Teaching Word Families to English Language Learners

Instructor: Lesley King

Lesley has taught ESOL for many years, holds a master's degree in curriculum and instruction, and a doctorate degree in Instructional Leadership.

In this lesson, you'll learn the definition of word families and gain insight into how to teach them to English language learners. You'll also have a chance to explore some examples of word families that can be used to enhance instruction.

What Are Word Families?

When we think of a family, we may think of groups of people who are related in some way or another; this same principle applies to families of words. Word families are words that are closely related based on letter patterns.

Word Families Are Like Real Families: They Are Related!

In many cases, word families consist of a common group of letters, where changing the first letter results in a new word with a completely different meaning. Word families also have similar sounds or rhyme, such as the words 'hike', 'bike', and 'like.' These words have similar letter patterns (ike), and when we change the first letter, we create a new word. Below are some additional examples of word families.

  • Love, dove, above
  • Best, rest, test, vest
  • Eye, lye, dye
  • Know, snow, blow
  • Pea, tea, sea

As you can see in the first example, we can both add and change letters to alter the meaning of a word, like in 'above.' This allows it to remain part of the word family.

How Can I Teach Word Families?

One way to teach students about word families is to show examples and discuss their meanings. After this, students can participate in fun activities while seeing how word families are built and relate to each other.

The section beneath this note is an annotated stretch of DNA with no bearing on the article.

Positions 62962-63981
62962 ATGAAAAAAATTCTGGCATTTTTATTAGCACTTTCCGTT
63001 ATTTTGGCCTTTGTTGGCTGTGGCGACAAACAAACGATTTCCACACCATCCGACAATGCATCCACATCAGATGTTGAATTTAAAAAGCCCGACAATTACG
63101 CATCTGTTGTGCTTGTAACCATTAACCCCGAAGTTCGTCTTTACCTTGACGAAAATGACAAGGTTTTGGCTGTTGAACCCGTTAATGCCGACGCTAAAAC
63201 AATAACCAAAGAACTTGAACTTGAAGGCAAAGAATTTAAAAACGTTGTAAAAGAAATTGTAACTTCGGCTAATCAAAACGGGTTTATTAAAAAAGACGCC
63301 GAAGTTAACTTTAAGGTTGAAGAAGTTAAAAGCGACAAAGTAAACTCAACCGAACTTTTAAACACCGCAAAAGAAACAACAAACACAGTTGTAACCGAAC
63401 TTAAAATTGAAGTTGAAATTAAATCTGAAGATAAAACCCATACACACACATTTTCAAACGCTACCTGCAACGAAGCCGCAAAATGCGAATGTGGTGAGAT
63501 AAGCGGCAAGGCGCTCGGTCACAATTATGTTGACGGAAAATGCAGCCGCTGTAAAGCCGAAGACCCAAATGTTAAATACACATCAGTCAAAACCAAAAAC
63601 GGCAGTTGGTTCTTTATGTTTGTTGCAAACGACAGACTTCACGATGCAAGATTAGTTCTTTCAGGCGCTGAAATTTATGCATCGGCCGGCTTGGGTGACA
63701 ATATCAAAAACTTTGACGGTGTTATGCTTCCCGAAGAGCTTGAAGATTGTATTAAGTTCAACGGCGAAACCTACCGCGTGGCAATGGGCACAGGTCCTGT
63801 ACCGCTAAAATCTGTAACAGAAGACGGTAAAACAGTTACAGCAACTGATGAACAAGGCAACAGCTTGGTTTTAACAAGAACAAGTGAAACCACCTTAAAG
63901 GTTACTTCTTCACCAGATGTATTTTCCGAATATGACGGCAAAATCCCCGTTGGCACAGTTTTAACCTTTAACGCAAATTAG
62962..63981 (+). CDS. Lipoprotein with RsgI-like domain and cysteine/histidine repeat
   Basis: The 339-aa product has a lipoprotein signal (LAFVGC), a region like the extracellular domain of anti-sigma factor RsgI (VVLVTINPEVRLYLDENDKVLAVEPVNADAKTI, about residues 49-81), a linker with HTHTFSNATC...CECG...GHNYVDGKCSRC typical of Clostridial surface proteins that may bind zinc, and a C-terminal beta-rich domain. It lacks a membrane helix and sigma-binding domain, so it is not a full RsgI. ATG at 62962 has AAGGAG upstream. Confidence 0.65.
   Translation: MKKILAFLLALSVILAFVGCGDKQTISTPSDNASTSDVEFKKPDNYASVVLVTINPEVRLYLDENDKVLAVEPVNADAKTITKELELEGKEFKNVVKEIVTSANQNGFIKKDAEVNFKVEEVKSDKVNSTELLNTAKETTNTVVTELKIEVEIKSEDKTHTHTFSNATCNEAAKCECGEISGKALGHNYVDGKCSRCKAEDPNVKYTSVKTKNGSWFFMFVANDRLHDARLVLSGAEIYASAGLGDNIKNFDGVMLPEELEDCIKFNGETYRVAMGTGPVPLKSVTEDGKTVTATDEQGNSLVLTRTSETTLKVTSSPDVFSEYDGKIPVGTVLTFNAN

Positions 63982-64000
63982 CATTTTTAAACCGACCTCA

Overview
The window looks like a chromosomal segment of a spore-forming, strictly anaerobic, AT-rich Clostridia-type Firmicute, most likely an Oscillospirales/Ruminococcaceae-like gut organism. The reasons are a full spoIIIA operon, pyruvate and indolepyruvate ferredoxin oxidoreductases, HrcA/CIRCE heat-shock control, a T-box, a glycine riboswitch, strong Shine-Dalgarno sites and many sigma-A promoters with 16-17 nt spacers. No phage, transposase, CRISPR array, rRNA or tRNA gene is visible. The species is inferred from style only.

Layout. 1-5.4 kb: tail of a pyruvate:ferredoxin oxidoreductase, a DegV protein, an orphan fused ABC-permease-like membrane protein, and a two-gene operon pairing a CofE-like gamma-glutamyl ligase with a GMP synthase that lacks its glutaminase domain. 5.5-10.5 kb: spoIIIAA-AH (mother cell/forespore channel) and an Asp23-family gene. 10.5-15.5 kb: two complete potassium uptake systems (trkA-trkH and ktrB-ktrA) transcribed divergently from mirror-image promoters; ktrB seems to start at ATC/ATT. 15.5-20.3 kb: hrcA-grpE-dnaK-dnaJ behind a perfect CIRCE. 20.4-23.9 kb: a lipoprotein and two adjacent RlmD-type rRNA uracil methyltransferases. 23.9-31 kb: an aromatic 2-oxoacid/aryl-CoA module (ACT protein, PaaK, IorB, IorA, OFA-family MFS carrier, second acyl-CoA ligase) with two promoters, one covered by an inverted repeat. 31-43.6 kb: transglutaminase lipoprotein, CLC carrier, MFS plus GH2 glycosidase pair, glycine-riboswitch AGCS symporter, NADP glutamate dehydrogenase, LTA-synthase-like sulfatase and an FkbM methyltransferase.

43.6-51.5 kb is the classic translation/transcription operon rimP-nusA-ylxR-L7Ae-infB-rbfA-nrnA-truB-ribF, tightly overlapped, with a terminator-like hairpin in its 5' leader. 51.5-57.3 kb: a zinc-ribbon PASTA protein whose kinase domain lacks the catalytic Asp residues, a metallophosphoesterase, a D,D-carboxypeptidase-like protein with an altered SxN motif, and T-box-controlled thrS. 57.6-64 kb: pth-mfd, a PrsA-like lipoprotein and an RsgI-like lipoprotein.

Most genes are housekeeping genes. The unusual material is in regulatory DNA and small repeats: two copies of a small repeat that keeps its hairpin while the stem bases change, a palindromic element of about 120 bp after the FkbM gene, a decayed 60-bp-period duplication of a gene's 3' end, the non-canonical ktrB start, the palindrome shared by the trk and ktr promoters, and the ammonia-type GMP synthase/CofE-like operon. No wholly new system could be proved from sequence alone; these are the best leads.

Stand! (whole group)

Hand each student a sheet of paper on which you've keyboarded or written a word. Be sure that all the entries belong to a word family, but not necessarily the same one. Write a word on the board that belongs to a word family, and ask students to stand if their word is part of that family. Then have the standing students come to the front of the class and explain the differences and similarities between their own and the word on the board.

Word Stem Posters (small group)

Prior to the start of this activity, introduce students to the concept of word stems, or groups of letters that remain the same within word families. Show some examples of stems and words, such as:

  • Audi: audio
  • Com: community
  • Extra: extraordinary
  • Multi: multiply
  • Tele: telephone

Arrange students in groups of three. Provide them with a large poster board or sheet of paper; they will also need markers. Have each group pick a person to record words.

Give each group a stem, and ask students to create as many words from it as they can. They can display their words on a drawing of a flower or as a web or word splash. Set a timer to make the activity more fun and competitive!

Build a Word Family (partners)

In this activity, students will build their own word families. Put students into pairs, and give them a list of stems. Have students build new words by adding a different letter or letters to their chosen stem, such as '_____ank.'

Stem Activity: Have Students Work in Pairs
two learners

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